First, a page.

But just 20 teams advanced that far between 2000 and 2009 even though the league expanded to 12 schools during that time.
Even Duke, which is the only ACC team to sell out every game this year, has been dealing with attendance issues. Last month, Duke’s student newspaper reported the school has been selling tickets in its famed “Cameron Crazies” student section to non-students this year to sell out the arena.
Maryland, which is looking into ways to boost revenue from the men’s basketball team to mitigate the athletic department’s financial woes, has seen its attendance fall every year since the 2007-08 season. At Virginia, attendance is slightly up from a year ago but is still down 18 percent since the 2006-07 season, when John Paul Jones Arena opened.
Virginia Tech, meanwhile, has drawn 1,615 fewer fans per game than this point last season, the biggest drop in the ACC. When the Hokies faced Florida State at Cassell Coliseum last month, just 7,256 fans showed up, a record low for a conference game since Virginia Tech joined the ACC in 2004.
An ACC spokesman declined to comment for this story because the league does not typically discuss attendance until the season is complete.
The conference’s attendance numbers have improved since ACC play began last month, but the three teams with the biggest arenas (North Carolina, North Carolina State and Maryland) each has only three home games remaining. Meanwhile, the two teams with the lowest average attendance — Georgia Tech (four home games remaining) and Miami (five) — have both played just 11 contests at home.
Wellman pointed to the turnover in the ACC’s coaching ranks as an explanation for why the league isn’t as good as it historically has been. Eight of the league’s 12 head coaches have been in their current position for three years or less.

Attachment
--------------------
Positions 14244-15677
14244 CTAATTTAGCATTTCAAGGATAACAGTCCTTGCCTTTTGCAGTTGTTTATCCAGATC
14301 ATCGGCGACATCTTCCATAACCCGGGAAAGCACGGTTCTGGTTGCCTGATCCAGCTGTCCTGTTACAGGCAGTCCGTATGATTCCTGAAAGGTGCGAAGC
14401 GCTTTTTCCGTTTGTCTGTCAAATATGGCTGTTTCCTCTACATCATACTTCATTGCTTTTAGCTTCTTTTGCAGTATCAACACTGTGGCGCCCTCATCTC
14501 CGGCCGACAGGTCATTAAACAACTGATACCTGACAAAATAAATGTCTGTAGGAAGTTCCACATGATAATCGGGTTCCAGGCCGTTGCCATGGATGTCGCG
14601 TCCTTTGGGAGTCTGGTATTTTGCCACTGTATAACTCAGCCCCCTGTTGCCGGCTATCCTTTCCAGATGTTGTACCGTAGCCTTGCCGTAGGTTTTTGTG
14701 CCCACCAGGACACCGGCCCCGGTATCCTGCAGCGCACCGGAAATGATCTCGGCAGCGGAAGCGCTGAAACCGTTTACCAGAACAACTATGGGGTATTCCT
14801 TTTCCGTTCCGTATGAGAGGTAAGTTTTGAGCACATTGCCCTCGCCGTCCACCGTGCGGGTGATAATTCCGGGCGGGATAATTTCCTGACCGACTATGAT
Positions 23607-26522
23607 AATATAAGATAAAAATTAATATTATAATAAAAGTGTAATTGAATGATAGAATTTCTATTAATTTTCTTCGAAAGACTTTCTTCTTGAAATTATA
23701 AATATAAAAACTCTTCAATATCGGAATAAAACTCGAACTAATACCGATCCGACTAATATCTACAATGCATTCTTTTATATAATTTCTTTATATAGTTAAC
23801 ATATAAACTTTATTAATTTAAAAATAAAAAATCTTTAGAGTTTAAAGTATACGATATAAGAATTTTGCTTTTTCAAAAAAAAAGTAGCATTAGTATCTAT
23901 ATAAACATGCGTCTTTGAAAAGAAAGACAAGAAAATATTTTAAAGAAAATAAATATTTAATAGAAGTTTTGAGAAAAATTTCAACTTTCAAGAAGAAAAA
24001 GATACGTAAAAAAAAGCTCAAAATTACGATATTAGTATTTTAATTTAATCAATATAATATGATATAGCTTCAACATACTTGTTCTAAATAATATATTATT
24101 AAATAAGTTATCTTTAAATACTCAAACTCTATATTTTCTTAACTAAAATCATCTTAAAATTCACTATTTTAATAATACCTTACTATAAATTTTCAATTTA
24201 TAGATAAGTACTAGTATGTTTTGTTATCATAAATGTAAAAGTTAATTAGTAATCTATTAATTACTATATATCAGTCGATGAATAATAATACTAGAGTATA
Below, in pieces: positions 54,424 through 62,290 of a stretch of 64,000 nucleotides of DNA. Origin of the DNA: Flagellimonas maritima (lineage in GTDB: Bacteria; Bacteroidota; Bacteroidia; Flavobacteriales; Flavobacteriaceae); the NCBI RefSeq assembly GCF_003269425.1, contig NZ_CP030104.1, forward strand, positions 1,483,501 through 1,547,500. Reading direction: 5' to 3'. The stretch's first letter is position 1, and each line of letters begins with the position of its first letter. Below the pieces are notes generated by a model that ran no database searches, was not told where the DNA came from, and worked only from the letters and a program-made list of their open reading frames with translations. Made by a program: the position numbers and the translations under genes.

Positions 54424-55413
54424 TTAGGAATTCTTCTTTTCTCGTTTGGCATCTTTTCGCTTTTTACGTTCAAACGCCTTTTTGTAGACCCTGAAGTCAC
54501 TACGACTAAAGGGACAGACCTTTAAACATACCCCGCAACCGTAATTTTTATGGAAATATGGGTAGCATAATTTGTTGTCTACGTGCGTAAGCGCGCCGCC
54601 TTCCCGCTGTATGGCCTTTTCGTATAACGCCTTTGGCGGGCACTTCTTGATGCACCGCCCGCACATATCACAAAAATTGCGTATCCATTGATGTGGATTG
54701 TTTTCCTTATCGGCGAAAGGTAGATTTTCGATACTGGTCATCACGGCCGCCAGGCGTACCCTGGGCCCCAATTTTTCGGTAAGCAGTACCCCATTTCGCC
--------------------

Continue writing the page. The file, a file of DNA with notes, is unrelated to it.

“We recognize that it’s a little bit of a downswing right now, but it takes time to build a program the right way,” Wellman said. “If there’s a correlation between competitiveness of the overall conference, then the future of our attendance will be very positive.”
At Georgia Tech, attendance has dropped 50 percent since 2008. The school cited dwindling box-office numbers as a reason for firing former coach Paul Hewitt after last season. This year, Georgia Tech is averaging just 4,584 fans per game – 1,474 fewer than 2011 — as it splits time between two off-campus arenas while a new facility is being renovated.
The new arena, which will be in the same location as the old Alexander Memorial Coliseum, is seen as a “state of the art” project that will boost attendance figures, Georgia Tech Associate Athletic Director Wayne Hogan said this week. But he concedes his program’s problem at the box office is one that mirrors the rest of the ACC.
“We’re all facing the same challenges and we better address it as a league and individually,” Hogan said. “It’s not always about being able to roll a ball out and open our doors and people are going to come flooding in. I think you have to have a great product and I think you have to do some things around the product to entice people off of their couch.”